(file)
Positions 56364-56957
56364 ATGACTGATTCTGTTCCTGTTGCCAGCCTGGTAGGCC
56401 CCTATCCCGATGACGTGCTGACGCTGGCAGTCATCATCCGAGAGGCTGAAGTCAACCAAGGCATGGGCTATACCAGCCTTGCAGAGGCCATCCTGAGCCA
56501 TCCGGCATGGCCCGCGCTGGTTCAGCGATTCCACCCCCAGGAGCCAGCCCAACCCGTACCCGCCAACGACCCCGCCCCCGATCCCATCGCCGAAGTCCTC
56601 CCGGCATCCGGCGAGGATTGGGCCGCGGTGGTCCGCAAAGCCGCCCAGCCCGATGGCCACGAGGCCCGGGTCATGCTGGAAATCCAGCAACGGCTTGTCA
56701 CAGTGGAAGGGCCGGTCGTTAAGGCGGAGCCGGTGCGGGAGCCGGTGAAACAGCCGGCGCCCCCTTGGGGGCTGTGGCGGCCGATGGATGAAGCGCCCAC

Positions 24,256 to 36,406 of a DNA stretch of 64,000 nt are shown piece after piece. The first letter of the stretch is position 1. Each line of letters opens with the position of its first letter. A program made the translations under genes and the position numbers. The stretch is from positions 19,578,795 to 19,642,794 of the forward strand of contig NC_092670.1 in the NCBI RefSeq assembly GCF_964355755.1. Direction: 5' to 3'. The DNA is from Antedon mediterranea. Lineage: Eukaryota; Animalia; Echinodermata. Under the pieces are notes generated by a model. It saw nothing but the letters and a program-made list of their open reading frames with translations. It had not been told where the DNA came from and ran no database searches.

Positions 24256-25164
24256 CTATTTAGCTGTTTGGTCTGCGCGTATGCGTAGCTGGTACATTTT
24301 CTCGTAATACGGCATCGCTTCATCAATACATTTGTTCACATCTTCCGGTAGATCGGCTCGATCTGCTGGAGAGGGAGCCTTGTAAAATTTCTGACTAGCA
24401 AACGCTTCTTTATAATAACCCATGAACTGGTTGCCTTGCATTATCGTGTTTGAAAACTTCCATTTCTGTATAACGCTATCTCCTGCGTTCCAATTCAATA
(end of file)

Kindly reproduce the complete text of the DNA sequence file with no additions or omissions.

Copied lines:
Positions 56364-56957
56364 ATGACTGATTCTGTTCCTGTTGCCAGCCTGGTAGGCC
56401 CCTATCCCGATGACGTGCTGACGCTGGCAGTCATCATCCGAGAGGCTGAAGTCAACCAAGGCATGGGCTATACCAGCCTTGCAGAGGCCATCCTGAGCCA
56501 TCCGGCATGGCCCGCGCTGGTTCAGCGATTCCACCCCCAGGAGCCAGCCCAACCCGTACCCGCCAACGACCCCGCCCCCGATCCCATCGCCGAAGTCCTC
56601 CCGGCATCCGGCGAGGATTGGGCCGCGGTGGTCCGCAAAGCCGCCCAGCCCGATGGCCACGAGGCCCGGGTCATGCTGGAAATCCAGCAACGGCTTGTCA
56701 CAGTGGAAGGGCCGGTCGTTAAGGCGGAGCCGGTGCGGGAGCCGGTGAAACAGCCGGCGCCCCCTTGGGGGCTGTGGCGGCCGATGGATGAAGCGCCCAC

Positions 24,256 to 36,406 of a DNA stretch of 64,000 nt are shown piece after piece. The first letter of the stretch is position 1. Each line of letters opens with the position of its first letter. A program made the translations under genes and the position numbers. The stretch is from positions 19,578,795 to 19,642,794 of the forward strand of contig NC_092670.1 in the NCBI RefSeq assembly GCF_964355755.1. Direction: 5' to 3'. The DNA is from Antedon mediterranea. Lineage: Eukaryota; Animalia; Echinodermata. Under the pieces are notes generated by a model. It saw nothing but the letters and a program-made list of their open reading frames with translations. It had not been told where the DNA came from and ran no database searches.

Positions 24256-25164
24256 CTATTTAGCTGTTTGGTCTGCGCGTATGCGTAGCTGGTACATTTT
24301 CTCGTAATACGGCATCGCTTCATCAATACATTTGTTCACATCTTCCGGTAGATCGGCTCGATCTGCTGGAGAGGGAGCCTTGTAAAATTTCTGACTAGCA
24401 AACGCTTCTTTATAATAACCCATGAACTGGTTGCCTTGCATTATCGTGTTTGAAAACTTCCATTTCTGTATAACGCTATCTCCTGCGTTCCAATTCAATA